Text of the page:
Wednesday, October 29, 2008

Some weeks ago, I spent a couple of days working through some Haskell with a colleague of mine. This is some of the stuff we went through.

1. Haskell exercises for beginners to get back in the swing of things.

2. Write implementations for:
`mflatten :: Maybe (Maybe a) -> Maybe ammap     :: (a -> b) -> Maybe a -> Maybe blFlatMap :: [] a -> (a -> [] b) -> [] bmFlatMap :: Maybe a -> (a -> Maybe b) -> Maybe b`

3. Observe `lFlatMap` and `mFlatMap` can be written with the same pattern. How can we reduce the "duplication"?

4. Derive `flatten` from `flatMap`:
`class FlatMap f where  flatMap :: f a -> (a -> f b) -> f bflatten' :: (FlatMap f) => f (f a) -> f aflatten' = error "todo"`

5. Given `pure`:
`class Pure p where  pure :: a -> p a`
and `flatMap`, derive `map`:
`map' :: (FlatMap f, Pure f) => f a -> (a -> b) -> f bmap' t f = error "todo"`

6. Let's give the combination of `flatMap` and `pure` a name, perhaps `Monad`:
`class Monad' m where  flatMap :: m a -> (a -> m b) -> m b  pure    :: a -> m a`
A diagram to describe the relationships between our functions so far: 7. Write the following functions:
`liftM0    :: (Monad' m) => a -> m aliftM1    :: (Monad' m) => (a -> b) -> m a -> m bliftM2    :: (Monad' m) => (a -> b -> c) -> m a -> m b -> m cliftM3    :: (Monad' m) => (a -> b -> c -> d) -> m a -> m b -> m c -> m dap        :: (Monad' m) => m (a -> b) -> m a -> m bsequence' :: (Monad' m) => [m a] -> m [a]mapM'     :: (Monad' m) => (a -> m b) -> [a] -> m [b]`

Observe:
• `liftM0` and `liftM1` are just `pure` and `map` respectively

• `liftMn` for n >= 2 can be written as:

• n x `flatMap` + pure

• (n - 1) x `flatMap` + `map`

• `liftM`(n - 1) + `flatMap`

• `liftM`(n - 1) + `ap`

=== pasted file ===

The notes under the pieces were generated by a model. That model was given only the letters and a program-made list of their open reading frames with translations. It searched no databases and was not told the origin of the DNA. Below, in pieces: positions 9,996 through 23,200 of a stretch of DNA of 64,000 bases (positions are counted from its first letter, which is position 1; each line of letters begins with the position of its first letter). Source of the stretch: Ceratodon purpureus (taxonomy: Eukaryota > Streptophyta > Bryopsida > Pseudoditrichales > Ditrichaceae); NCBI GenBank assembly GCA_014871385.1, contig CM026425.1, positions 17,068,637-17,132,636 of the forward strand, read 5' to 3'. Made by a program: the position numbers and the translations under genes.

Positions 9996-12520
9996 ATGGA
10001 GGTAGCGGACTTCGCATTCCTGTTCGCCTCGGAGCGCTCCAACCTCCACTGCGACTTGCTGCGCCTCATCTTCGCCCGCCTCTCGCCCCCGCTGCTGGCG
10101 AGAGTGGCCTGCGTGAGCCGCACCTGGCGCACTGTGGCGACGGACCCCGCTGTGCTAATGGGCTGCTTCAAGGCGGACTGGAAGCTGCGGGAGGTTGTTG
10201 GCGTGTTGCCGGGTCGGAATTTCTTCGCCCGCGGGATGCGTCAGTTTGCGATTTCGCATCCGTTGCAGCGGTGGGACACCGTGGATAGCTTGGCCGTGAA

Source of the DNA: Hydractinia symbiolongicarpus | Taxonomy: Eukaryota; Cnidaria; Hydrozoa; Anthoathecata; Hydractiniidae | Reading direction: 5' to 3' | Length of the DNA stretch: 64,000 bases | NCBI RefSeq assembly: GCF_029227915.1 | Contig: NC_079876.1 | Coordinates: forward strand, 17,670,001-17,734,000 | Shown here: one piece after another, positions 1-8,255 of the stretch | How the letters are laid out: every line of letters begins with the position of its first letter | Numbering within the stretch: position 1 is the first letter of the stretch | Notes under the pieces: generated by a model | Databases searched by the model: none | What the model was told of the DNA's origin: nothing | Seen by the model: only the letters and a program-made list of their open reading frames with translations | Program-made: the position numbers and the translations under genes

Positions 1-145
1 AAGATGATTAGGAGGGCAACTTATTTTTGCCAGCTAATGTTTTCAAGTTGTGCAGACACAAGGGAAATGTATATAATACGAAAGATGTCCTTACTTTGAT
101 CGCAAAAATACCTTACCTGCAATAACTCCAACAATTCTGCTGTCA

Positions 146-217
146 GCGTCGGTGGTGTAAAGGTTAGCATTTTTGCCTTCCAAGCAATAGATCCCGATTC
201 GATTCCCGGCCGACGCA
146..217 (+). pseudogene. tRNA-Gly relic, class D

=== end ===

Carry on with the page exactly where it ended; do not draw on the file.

• `sequence'` and `mapM'` can each be written in terms of the other

8. Finally, note the Monad laws.

Step 2 Notes
I found it natural to write:
`lFlatMap xs f = concat \$ map f xsmFlatMap Nothing _  = NothingmFlatMap (Just x) f = f x`
However, given the similar type signatures, I can instead write:
`mFlatMap xs f = mflatten \$ mmap f xs`

Step 3 Notes
After some reflection I realised it is important is to ignore the function names and implementations. I had internalised the concept of `map` as a minor generalisation of `List.map` i.e. traversing across elements in a 'container' and applying the same function to each one, which didn't quite fit with `Maybe`.

The key is simply the function signatures. If I have some functions `f` and `g`, such that
`f :: (a -> b) -> t a -> t bg :: t (t b) -> t b`
then I can automatically construct a function `h`
`h :: t a -> (a -> t b) -> t b`
where `h` is simply the composition of `g` with `f` and nothing more can be said about it.

It does not matter that `f` is called `map` for `List` and it is not helpful to compare implementations of `f` for two different types `t`, looking for similarities beyond the type signature.

For me this is a case where attaching a meaning to a name impeded the process of abstraction.

Quiz said...

"It does not matter that f is called map for List and it is not helpful to compare implementations of f for two different types t, looking for similarities beyond the type signature."

You are right that those things don't matter, but one needs more than type signatures: one needs laws.

You need for f (i.e. fmap or liftM1) to obey the functor laws: fmap id = id, and fmap f . fmap g = fmap (f . g).